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Medical Marijuana (STDW)

Medical Marijuana Update

Thu, 03/05/2015 - 00:34

A near total victory for the Kettle Falls Four, California continues to wrestle with medical marijuana, CBD cannabis oil bills pop up, and a Utah medical marijuana bill stays alive. Let's get to it:

[image:1 align:right]California

Last Tuesday, the Riverside city council voted to send an initiative to the ballot that would allow some medical marijuana dispensaries. The measure will be on the June 8 ballot.

Last Thursday, the Clear Lake city council adopted an ordinance banning grows within the city. Councilmembers said that was the only way to eliminate large grows, but patients and advocates protested loudly, to no avail. Legal action by patients and advocates is coming next.

On Monday, the Pismo Beach city council killed a proposed ban on medical marijuana deliveries. The council had voted last month to introduce an amendment to do so, but chose not to conduct a second reading.

On Tuesday, the San Diego city council cleared a key hurdle for dispensaries to open by rejecting environmental appeals filed against them. That means the six proposed dispensaries are one step closer to getting final approval from the Planning Commission.

Also on Tuesday, Tehama County supervisors voted to ban medical marijuana grows. The only exception is for locked outbuildings. Gardens that are currently in compliance will be grandfathered in, but only until next January.  

Florida

On Monday, a jury acquitted a medical marijuana patient in a historic verdict. A Broward County jury effectively nullified the state's marijuana laws by acquitting a defendant who testified that he grew and used pot for medicinal purposes. Jesse Teplicki testified at his trial that he smoked marijuana to treat the nausea and suppressed appetite that had been plaguing him for years. The jury deliberated for less than an hour before returning with a verdict of "not guilty." Teplicki, 50, was looking at up to five years in state prison if convicted.

Georgia

Last Thursday, a CBD cannabis oil bill passed the House. The House approved House Bill 1, which allows for the use of low-THC, high-CBC cannabis oil to treat seizures and other major health conditions. The measure now goes to the Senate.

On Monday, a new, weaker CBD cannabis oil bill was filed in the Senate. The House last week passed a CBD cannabis oil bill, but now, Sen. Lindsey Tippins has filed a new bill that would not make the drug available, but would instead set up a four-year study. The Tippins bill is not yet up on the legislative website.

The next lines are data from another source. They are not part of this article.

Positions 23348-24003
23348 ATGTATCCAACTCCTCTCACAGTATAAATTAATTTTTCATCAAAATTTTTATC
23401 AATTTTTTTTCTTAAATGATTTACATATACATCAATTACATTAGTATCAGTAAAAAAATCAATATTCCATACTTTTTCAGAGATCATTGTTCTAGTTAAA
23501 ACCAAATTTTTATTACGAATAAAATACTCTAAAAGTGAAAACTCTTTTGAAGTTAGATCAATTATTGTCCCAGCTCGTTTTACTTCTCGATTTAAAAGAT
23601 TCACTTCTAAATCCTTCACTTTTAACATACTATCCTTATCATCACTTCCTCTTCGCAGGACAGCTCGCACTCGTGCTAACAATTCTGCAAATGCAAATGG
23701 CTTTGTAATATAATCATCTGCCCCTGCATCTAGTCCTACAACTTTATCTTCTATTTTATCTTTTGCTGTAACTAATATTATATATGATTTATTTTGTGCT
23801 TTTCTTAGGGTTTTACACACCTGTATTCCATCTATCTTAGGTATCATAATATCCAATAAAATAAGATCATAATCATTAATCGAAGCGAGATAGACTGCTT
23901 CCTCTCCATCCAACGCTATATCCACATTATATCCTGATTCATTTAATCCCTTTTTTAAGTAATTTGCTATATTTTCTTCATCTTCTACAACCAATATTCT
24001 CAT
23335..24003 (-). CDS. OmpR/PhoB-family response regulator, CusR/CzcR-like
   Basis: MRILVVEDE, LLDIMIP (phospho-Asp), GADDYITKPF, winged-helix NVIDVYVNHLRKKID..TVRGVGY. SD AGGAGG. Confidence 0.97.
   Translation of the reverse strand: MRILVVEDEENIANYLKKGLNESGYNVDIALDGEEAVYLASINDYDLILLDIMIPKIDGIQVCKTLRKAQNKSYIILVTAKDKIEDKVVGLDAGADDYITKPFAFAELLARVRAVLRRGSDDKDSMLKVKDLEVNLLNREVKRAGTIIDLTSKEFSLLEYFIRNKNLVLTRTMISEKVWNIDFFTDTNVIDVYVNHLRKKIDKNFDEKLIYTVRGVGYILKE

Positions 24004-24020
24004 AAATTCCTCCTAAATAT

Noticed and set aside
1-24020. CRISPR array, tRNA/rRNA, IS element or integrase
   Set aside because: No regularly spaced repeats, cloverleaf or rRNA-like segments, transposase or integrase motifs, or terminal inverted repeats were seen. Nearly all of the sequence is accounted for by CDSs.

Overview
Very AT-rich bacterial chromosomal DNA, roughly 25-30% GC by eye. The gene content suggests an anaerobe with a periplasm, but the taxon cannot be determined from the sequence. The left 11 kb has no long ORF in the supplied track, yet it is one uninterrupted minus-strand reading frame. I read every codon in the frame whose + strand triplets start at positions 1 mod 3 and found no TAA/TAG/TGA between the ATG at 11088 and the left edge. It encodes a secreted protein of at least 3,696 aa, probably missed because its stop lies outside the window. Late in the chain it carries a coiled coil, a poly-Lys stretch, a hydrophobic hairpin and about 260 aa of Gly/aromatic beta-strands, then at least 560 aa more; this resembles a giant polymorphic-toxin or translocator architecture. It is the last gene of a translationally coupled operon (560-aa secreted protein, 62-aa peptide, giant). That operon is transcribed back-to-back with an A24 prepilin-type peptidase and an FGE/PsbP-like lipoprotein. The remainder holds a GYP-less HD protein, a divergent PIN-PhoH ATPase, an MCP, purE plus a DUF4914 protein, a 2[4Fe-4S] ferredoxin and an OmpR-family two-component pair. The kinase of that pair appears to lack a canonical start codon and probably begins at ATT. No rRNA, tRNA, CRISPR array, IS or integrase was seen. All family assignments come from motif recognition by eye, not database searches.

Iowa

On Sunday, a new poll showed strong support for medical marijuana in the state. A new Des Moines Register poll has support for medical marijuana at 70%, up from 59% a year ago. The state approved a CBD cannabis oil bill last year, but patient advocates say that law is useless because it doesn't provide for distribution of the medication.

Kansas

Last Monday, a CBD cannabis oil bill won a House committee vote. For the first time, a measure allowing some form of medical marijuana has won a vote in the state legislature. The House Health and Human Services Committee Monday approved House Bill 2282, which would allow for the use of low-THC, high-CBD cannabis oil for seizure disorders.

Missouri

Last Thursday, the state issued licenses for CBD cannabis oil production. The Department of Agriculture this week issued two licenses for the cultivation of low-THC marijuana to be used to make CBD cannabis oil for patients. The licenses went to two St. Louis-area non-profits.

Tennessee

Last Thursday, a CBD cannabis oil bill got delayed. The House Criminal Justice Subcommittee is delaying a bill that would legalize low-THC, high-CBD cannabis oil. Lawmakers decided Tuesday to bump any action back by at least two weeks. The bill is House Bill 197.

Utah

Last Friday, a medical marijuana bill won a Senate committee vote.  The state Senate Judiciary Committee approved Senate Bill 259, a full-blown medical marijuana bill (except that it doesn't allow smoking it).

On Tuesday, the bill moved again. A bill that appeared delayed only a day earlier was approved for a third Senate reading Tuesday night. Senate Bill 259 would allow people with qualifying illnesses to use marijuana in edible or liquid form and would establish dispensaries to distribute it. If the Senate approves it one more time, it then goes to the House.

Washington